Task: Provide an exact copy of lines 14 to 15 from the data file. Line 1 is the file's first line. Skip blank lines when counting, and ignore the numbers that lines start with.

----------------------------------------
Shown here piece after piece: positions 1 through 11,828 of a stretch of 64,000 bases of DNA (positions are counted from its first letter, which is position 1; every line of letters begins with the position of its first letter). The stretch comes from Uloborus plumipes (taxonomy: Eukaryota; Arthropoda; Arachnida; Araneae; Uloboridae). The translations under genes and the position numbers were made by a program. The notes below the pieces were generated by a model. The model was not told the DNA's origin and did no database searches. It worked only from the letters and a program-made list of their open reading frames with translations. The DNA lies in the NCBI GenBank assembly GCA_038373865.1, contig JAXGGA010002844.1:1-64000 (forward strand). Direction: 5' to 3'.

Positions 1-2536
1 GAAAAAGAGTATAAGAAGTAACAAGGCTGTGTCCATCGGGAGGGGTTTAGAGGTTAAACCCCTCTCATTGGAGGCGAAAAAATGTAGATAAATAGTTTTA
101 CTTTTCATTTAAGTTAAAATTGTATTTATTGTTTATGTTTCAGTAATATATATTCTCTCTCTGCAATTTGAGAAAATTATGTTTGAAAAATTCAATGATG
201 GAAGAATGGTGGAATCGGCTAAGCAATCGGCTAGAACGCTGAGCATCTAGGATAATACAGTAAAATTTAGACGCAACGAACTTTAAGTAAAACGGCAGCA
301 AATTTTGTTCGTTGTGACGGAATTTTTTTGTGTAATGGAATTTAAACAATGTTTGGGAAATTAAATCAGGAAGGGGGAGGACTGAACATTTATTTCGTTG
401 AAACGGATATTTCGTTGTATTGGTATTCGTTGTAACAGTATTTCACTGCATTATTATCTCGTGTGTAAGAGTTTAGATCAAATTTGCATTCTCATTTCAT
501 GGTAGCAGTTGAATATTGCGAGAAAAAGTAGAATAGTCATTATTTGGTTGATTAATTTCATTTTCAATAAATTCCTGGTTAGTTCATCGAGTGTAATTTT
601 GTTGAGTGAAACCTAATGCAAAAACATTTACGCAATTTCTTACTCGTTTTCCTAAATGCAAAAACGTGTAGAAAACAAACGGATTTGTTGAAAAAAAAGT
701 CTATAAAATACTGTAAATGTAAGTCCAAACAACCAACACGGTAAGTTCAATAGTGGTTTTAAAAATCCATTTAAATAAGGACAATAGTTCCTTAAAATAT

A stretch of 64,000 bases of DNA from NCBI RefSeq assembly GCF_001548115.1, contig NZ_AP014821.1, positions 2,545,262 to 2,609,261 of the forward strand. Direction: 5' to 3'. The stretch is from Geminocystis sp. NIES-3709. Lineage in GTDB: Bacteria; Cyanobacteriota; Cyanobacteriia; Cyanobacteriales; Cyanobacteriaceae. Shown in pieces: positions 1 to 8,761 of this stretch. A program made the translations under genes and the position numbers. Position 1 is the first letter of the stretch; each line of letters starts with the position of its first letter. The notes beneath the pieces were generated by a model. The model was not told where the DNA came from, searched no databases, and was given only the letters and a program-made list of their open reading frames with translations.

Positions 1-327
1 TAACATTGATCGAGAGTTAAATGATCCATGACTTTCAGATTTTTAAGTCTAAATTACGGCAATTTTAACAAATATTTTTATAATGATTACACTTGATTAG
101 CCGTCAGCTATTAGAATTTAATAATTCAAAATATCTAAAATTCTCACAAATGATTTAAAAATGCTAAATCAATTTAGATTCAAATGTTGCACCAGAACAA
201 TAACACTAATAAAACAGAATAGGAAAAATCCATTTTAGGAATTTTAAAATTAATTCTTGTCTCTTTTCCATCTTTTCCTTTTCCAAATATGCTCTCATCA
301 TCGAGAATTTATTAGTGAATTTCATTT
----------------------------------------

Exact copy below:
101 CCGTCAGCTATTAGAATTTAATAATTCAAAATATCTAAAATTCTCACAAATGATTTAAAAATGCTAAATCAATTTAGATTCAAATGTTGCACCAGAACAA
201 TAACACTAATAAAACAGAATAGGAAAAATCCATTTTAGGAATTTTAAAATTAATTCTTGTCTCTTTTCCATCTTTTCCTTTTCCAAATATGCTCTCATCA